NYT on South China Morning Post: Responses

NYT on South China Morning Post: Responses

On Saturday, The New York Times published a piece by Javier C. Hernández scrutinizing the Hong Kong-based South China Morning Post, two years after its acquisition by mainland tech tycoon Jack Ma’s Alibaba Group. Business has reportedly boomed under the new ownership, with online traffic tripling after the removal of the site’s paywall, but many are wary of Alibaba’s declared aim of using the paper to counter alleged Western media bias against China.

“By explicitly stating that its aim is to tell a positive story of China and running questionable stories, management undermines the very attributes that make The S.C.M.P. useful in the first place,” said Yuen Chan, a journalist and senior lecturer at the Chinese University of Hong Kong.

[…] Gary Liu, a Harvard-educated technology entrepreneur who is The Post’s chief executive, said the newspaper could offer a more nuanced portrait of China than Western news outlets, with a staff of 350 journalists in Asia, including about 40 in the mainland.

[… A] culture of self-censorship at the newspaper predates its purchase by Alibaba, said Wang Feng, who served as The Post’s online editor from 2012 to 2015. He said top editors routinely rewrote, played down or withheld critical stories for fear of offending influential Chinese officials or business executives.

[…] “The Post risks being a vehicle in Beijing’s overall propaganda machinery,” said Willy Wo-Lap Lam, a scholar at the Chinese University of Hong Kong and a former Post journalist.

[…] Chow Chung-yan, who oversees coverage of China and Hong Kong, denied The Post yields to pressure from Beijing.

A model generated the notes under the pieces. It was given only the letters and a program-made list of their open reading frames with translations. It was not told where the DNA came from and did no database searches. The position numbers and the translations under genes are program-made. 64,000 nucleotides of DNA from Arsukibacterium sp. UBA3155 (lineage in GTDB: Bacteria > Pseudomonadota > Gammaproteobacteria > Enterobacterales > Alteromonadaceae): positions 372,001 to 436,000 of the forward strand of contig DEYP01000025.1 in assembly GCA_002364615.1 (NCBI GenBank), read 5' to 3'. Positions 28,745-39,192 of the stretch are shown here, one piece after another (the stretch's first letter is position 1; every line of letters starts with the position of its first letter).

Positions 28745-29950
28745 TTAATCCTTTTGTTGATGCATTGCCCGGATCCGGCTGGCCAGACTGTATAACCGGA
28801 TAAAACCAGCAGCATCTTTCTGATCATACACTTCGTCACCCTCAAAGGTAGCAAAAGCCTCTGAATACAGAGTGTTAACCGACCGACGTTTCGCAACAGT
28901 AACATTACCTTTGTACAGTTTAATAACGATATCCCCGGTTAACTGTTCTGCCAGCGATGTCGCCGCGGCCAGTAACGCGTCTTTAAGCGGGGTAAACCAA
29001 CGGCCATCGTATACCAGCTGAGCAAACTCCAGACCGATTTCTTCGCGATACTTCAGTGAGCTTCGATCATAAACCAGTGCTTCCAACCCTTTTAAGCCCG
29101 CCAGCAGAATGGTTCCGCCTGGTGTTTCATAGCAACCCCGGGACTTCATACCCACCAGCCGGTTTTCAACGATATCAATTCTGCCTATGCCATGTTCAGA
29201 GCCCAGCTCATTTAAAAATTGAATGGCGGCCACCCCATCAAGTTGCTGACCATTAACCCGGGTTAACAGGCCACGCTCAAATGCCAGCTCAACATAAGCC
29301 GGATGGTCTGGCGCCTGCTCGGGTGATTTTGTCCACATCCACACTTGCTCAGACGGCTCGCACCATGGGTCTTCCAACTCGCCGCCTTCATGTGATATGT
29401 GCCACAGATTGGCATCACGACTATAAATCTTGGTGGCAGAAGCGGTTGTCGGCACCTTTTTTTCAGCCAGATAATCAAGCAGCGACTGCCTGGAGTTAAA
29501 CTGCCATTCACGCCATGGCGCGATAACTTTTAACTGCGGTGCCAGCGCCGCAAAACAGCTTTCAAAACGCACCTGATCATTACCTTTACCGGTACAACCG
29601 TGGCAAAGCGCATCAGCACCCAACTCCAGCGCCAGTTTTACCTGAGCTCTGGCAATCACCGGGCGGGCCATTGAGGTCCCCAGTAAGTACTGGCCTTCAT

“We are independent and free,” he said. “We don’t have people calling into our newsroom asking what we will publish.” [Source]

The article prompted an unusually strong reaction on Twitter among journalists, many of them former SCMP staff, and other observers.



Others, including SCMP’s former editor-in-chief Wang Xiangwei, were unimpressed by the NYT report:


The Times’ report comes as the U.S. Sinclair Broadcasting group forces its local stations to broadcast what critics describe as pro-Trump "propaganda" on one hand, and the President himself launches fresh attacks on "The ‘Fake News’ Washington Post" on the other.

SCMP also came under some harsh criticism, particularly over its February interview with detained Hong Kong publisher Gui Minhai and its coverage of the disappearance from Hong Kong of mainland elite-linked billionaire Xiao Jianhua. In 2016 SCMP also published an interview with "Black Friday" detainee Zhao Wei after her reported release but before even her husband or lawyer had been able to contact her. Wang Xiangwei was confronted over Gui’s case by the BBC’s Stephen McDonell, NGO founder and former detainee Peter Dahlin, and Cornell University’s Magnus Fiskesjö:




Several people cited current SCMP coverage, either in its defense or otherwise:



The article in question did offer a quote from the Royal United Services Institute’s Raffaello Pantucci which provided some balance to the headline’s claim: "while China clearly has something to worry about, [… it so far] has not shown any evidence of foreign fighters making it back home."

Elsewhere, AFP’s Joanna Chiu, another SCMP alumna, posted an extended Twitter thread citing her previous work for the Committee to Protect Journalists to put the SCMP case in the broader context of media freedom in Hong Kong and Taiwan.


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